We have seen pictures of this setup used successfully. The one major drawback, in some circumstances, is that the user needs to be looking at the globe at the time. That may not be as bad as it seems, especially if the end-use is purely curiosity. If used as a genuine warning device, the light will glow constantly as long as a big enough static field is nearby. However, it would be better if the device could be made audible. To do so, we propose enclosing the neon in a light-proof case with a Light Dependent Resistor (LDR) inside it. The LDR and a suitable resistor form a variable voltage divider, connected to one input of an operational amplifier (op amp). The other op amp input is connected to a potentiometer to set the reference voltage.
In the circuit diagram presented, R1 is the LDR, while R2's value depends on the LDR chosen. There is a great variety of light/dark resistances for LDRs. The junction is connected to the non-inverting input, while the reference is connected to the inverting input. The output drives a transistor with a piezo buzzer attached, which provides an audible warning when the globe illuminates. This system can be set to be very sensitive, with the globe barely lit to trigger the sound; or not sensitive at all so that the globe has to be glowing very brightly to trigger the alarm. The alarm itself could be connected via further circuitry to have a timer cut-out, or pulse on and off. Further, the circuit here lacks hysteresis for the op amp, which may or may not be a problem. Some op amps have a degree of hysteresis built in.
SOMETHING MORE SERIOUS
The neon circuit may or may not be good for warning of developing storms. We would love to know but haven't been able to verify it ourselves yet. One thing is certain: once a storm is active, radio detection is a far more reliable way of detecting an approaching storm, and from further away. Our main build for this project, then, is a radio-based detector circuit, tuned to around 300kHz.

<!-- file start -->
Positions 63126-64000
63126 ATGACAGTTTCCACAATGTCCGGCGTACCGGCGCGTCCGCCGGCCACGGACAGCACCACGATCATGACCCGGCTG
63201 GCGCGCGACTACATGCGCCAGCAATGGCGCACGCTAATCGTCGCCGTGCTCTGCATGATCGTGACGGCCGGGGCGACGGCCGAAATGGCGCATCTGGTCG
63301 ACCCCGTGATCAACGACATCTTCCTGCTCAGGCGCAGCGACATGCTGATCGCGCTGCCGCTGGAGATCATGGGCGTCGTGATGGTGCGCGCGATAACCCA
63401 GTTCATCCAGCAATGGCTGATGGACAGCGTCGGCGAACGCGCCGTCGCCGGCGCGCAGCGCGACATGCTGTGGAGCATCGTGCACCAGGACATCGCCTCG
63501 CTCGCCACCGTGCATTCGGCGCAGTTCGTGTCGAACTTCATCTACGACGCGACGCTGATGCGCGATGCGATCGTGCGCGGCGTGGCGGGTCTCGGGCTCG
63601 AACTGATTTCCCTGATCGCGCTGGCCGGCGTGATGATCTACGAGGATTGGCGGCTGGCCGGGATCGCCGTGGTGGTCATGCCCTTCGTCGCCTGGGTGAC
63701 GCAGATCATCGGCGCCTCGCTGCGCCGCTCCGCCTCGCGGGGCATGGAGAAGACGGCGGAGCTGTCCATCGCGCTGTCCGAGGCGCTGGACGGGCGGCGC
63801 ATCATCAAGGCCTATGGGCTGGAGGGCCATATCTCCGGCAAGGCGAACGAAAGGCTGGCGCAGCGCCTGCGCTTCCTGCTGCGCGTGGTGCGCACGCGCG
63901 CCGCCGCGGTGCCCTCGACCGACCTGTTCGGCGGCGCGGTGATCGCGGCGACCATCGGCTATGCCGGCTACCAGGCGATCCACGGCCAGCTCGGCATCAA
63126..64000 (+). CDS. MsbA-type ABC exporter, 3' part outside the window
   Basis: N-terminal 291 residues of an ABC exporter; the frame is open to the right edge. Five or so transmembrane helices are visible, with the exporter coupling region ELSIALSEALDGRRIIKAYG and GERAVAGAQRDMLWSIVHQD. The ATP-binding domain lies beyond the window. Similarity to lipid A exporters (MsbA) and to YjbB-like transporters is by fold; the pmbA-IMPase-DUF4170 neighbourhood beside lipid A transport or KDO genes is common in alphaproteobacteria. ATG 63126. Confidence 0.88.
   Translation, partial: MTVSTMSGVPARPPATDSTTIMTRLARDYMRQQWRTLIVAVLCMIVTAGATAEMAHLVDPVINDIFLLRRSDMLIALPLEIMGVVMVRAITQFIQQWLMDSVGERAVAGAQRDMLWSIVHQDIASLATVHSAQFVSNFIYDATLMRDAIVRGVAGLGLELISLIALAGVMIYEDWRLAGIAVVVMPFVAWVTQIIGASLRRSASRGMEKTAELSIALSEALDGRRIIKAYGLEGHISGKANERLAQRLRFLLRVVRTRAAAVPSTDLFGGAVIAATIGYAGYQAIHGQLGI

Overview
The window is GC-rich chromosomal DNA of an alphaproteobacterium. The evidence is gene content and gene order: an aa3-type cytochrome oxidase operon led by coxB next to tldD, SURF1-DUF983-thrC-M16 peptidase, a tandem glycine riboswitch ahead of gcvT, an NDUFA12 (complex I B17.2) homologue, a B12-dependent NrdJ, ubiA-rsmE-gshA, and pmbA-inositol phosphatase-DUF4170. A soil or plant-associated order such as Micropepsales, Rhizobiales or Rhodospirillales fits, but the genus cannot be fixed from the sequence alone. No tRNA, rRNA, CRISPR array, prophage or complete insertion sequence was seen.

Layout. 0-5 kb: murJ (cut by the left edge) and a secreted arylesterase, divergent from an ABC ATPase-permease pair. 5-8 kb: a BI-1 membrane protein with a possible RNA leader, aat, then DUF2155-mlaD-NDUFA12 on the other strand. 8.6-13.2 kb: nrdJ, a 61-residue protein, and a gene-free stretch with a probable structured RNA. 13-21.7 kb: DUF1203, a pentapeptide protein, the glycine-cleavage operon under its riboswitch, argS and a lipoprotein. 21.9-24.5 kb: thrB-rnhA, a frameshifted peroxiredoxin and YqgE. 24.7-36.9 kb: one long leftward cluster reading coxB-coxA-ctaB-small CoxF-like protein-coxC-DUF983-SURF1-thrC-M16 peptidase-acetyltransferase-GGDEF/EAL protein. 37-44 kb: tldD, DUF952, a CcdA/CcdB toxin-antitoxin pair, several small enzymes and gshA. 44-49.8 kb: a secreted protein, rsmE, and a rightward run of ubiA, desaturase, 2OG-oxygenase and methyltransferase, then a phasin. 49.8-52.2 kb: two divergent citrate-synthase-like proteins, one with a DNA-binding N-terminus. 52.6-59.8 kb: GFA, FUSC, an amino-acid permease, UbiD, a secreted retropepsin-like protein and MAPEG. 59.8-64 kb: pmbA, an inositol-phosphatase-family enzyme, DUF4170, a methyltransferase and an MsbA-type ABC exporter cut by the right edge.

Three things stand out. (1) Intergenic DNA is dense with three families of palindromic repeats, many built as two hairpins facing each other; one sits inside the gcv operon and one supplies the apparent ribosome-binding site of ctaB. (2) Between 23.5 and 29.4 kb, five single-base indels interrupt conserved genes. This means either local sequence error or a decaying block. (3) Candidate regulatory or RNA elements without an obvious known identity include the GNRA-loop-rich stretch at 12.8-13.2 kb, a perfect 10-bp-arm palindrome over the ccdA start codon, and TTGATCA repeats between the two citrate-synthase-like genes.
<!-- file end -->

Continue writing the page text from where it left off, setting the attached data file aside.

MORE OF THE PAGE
It is based around a resonant circuit, formed by a resistor, capacitor, and two inductors connected in series to produce an unequal tapped inductor. An antenna is the input to this, and the output is taken via a 100pF capacitor. The antenna would ideally be a telescopic one like on a radio, but they're not so easy to get hold of. Instead, we have used a metre of hookup wire. The output from the resonant circuit is fed to a transistor, Q1, which has its base biased by the trimpot to be close to saturation. When a pulse arrives from the resonant circuit via capacitor C2, the transistor saturates and conducts. The resonant circuit, often called a tank circuit, extends the duration of this pulse as the current moves back and forth in it. Only when the current falls far enough does the base of the transistor fall below saturation. The oscilloscope screenshot shows this well.
The transistor is an NPN BC547, and has a 1kΩ R4 resistor connected between the supply rail and its collector. The emitter goes straight to ground. In standby, when there is no radio pulse, the resistor keeps pin 2 of the NE555 held at the supply rail voltage, because the input at that pin has a high enough impedance that almost no current flows to cause a voltage drop in the transistor.
The NE555 is connected as an astable multivibrator, with the timing set by R5 and C2. As is, this runs for about half a second. When Q1 does go into saturation and conduct, R4 limits the current, and the path through the transistor is almost an open circuit compared to the high impedance of pin 2 of the NE555. Therefore, no current flows here anymore, and the internal flip flop now trips and starts the timing cycle. This way, a very short pulse of radio frequency from distant lightning can be extended to a pulse length as long as you like. Within the limits of the NE555, of course.
The output of the NE555 is connected to go high during the timing interval, by the loads connected to it being connected to ground. You could also add another LED, if desired, and a resistor to match, between the supply voltage and pin 3. When not triggered, the output pin 3 is sinking current and so this LED can act as a status LED, confirming both power and the timing status. We chose not to, however.
Our build has just a high-brightness white LED, and a piezo buzzer. The LED should be as bright as practical. In the right circumstances, the buzzer may not be needed: The bright flash of the LED would throw enough light in most household situations to catch your peripheral vision anyway. In brighter ambient conditions, the buzzer will be needed unless you are looking directly at the LED when it goes off.